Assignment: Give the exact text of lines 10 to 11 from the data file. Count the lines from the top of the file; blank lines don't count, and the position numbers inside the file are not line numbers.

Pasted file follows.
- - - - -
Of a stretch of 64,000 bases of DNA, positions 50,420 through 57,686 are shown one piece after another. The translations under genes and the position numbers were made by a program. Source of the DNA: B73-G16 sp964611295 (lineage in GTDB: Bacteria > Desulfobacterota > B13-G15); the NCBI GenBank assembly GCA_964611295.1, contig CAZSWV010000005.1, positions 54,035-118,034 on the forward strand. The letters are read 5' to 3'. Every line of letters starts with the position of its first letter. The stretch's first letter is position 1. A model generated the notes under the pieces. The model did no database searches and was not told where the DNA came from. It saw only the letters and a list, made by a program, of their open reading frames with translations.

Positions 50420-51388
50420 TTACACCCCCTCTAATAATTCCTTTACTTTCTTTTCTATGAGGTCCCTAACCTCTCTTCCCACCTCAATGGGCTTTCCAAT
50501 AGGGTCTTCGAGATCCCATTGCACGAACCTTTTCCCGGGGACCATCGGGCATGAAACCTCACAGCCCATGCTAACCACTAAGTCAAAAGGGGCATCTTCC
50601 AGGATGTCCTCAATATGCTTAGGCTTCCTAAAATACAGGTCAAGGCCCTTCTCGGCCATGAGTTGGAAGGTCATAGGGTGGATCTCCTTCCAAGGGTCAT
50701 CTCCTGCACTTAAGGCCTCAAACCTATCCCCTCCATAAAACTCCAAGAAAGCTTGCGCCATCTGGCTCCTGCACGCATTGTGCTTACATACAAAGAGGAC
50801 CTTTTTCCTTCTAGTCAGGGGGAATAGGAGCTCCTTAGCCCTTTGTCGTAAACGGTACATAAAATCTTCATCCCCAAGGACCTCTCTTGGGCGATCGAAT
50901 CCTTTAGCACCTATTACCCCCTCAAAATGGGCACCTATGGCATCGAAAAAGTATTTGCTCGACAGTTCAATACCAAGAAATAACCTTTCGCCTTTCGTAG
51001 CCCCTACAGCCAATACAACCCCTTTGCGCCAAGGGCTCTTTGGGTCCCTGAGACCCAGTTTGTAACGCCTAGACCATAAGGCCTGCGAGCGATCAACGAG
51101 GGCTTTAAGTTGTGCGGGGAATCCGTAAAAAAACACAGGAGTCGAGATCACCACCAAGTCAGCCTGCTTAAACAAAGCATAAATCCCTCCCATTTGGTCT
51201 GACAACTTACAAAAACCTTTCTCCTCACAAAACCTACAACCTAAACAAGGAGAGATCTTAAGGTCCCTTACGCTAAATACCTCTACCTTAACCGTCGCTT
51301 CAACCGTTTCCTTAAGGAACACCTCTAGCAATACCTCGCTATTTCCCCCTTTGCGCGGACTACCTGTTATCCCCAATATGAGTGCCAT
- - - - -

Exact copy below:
51101 GGCTTTAAGTTGTGCGGGGAATCCGTAAAAAAACACAGGAGTCGAGATCACCACCAAGTCAGCCTGCTTAAACAAAGCATAAATCCCTCCCATTTGGTCT
51201 GACAACTTACAAAAACCTTTCTCCTCACAAAACCTACAACCTAAACAAGGAGAGATCTTAAGGTCCCTTACGCTAAATACCTCTACCTTAACCGTCGCTT